May 212015
 

Records with personal and/or patient information continue to make news when they are left behind during moves. Just this week, we learned that Boyd Hospital left records behind during a move – records that may have legally become the property of an individual who bought the building from the county. While Boyd Hospital seemingly knew they had left records in the building but didn’t remove them in a timely fashion, an incident in the April Veterans Administration report to Congress provides an example of what happens when you don’t know you’ve left records behind.

The VA breach involved the VA Long Beach Healthcare System. The VA became aware of the breach when a veteran, disposing trash, noticed files in a dumpster on campus. The files, which included veterans’ names, dates of birth, home addresses, and Social Security numbers, were dated 2007 through 2011, and appear to have originated from the Patient Business Office.

The veteran who discovered the files posted about it on  his personal Facebook page, and his post was shared widely and commented on. In addition, the VA investigators noted that there were three related posts about the incident on the VA Long Beach Healthcare System (VALBHS) Facebook page.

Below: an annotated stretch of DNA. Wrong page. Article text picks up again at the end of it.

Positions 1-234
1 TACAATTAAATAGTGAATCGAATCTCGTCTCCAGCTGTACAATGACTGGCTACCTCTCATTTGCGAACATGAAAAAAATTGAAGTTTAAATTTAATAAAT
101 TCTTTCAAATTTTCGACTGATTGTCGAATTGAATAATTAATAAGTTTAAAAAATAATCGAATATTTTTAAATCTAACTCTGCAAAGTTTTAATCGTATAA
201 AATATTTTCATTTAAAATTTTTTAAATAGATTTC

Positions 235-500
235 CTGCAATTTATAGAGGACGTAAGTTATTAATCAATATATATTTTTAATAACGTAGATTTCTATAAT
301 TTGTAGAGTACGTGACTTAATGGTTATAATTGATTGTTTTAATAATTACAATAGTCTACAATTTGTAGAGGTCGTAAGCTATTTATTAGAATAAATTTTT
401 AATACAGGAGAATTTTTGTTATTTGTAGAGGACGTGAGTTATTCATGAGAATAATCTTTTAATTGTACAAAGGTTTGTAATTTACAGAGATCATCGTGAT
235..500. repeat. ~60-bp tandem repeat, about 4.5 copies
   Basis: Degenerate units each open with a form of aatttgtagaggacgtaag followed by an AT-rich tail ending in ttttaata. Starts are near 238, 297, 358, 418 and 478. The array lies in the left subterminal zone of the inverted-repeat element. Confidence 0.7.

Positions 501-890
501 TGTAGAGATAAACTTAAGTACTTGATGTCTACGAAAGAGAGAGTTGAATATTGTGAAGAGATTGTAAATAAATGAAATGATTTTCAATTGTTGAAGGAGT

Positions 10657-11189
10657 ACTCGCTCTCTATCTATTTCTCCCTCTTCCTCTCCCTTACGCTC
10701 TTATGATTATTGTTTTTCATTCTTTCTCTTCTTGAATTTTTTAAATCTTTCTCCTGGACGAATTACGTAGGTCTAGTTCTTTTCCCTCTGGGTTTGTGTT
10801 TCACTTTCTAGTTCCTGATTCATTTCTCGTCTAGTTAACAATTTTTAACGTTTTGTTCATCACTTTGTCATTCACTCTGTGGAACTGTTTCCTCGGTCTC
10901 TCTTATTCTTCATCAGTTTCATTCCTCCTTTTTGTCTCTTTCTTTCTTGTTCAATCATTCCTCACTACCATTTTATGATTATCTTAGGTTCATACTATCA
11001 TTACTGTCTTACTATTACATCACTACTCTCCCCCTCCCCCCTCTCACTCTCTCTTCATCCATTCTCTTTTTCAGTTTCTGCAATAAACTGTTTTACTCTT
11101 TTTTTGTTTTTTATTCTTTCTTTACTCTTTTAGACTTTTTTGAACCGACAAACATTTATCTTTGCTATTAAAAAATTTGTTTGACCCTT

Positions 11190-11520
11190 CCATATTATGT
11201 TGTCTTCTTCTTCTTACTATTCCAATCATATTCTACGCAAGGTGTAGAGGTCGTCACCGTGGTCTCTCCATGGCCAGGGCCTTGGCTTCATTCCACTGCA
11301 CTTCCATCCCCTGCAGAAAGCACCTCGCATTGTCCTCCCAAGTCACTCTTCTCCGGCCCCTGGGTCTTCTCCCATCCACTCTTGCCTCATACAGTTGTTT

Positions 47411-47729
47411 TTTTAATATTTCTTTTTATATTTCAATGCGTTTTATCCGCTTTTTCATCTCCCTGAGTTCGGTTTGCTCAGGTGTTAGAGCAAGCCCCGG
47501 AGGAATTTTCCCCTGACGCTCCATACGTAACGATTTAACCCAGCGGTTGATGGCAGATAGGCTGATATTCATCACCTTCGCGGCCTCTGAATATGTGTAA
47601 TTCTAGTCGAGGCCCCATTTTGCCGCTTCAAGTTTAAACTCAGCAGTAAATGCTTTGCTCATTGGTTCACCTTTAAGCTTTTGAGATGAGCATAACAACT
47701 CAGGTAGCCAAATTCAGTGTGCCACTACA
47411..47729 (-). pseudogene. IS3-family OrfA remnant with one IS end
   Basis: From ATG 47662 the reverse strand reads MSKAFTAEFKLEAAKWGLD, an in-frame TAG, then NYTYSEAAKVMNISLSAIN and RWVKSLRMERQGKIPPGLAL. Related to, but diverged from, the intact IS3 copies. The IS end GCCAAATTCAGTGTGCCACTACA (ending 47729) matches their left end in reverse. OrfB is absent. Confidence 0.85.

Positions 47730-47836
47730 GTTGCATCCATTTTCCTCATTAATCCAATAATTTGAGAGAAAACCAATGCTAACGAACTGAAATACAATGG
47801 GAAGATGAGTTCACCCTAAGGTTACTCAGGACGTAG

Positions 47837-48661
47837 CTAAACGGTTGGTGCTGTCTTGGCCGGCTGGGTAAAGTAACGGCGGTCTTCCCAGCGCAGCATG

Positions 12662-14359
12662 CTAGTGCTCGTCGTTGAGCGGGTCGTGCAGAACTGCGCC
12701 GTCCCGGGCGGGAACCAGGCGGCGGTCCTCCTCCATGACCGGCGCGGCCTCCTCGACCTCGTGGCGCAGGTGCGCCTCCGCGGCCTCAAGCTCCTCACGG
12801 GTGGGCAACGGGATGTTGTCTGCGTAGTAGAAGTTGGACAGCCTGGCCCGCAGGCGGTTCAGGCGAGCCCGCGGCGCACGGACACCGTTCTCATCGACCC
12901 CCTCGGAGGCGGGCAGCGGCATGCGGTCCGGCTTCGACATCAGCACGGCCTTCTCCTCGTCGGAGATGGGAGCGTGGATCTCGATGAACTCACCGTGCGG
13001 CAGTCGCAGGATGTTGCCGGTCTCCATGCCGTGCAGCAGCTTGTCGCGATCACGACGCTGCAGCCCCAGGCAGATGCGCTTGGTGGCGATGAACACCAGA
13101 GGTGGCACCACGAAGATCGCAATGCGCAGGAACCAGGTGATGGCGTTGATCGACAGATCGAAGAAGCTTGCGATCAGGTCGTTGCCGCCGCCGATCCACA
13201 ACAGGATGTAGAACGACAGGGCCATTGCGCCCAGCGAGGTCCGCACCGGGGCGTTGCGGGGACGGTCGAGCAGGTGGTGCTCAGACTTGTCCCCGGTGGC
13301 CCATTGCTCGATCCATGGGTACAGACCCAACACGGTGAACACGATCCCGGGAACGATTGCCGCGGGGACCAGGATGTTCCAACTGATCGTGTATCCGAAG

The VA found that  the accounts receivable office was moved to another facility, and when employees moved out of their office, they probably left the documents behind. Then contractors who were hired to move the office furniture and found the documents did not dispose of them properly. All the documents were accounts receivable related.

There were a total of 358 documents, but there was no way to determine if there had been any additional documents that were not accounted for (i.e., that might have been removed from the trash).

As a result of the incident, 229 veterans were offered credit protection services and 77 letters were sent to the next of kin for those veterans who were deceased.

And all because no one walked through the old office to carefully check that all records had been removed? That’s a costly – and easily avoidable – mistake.

 

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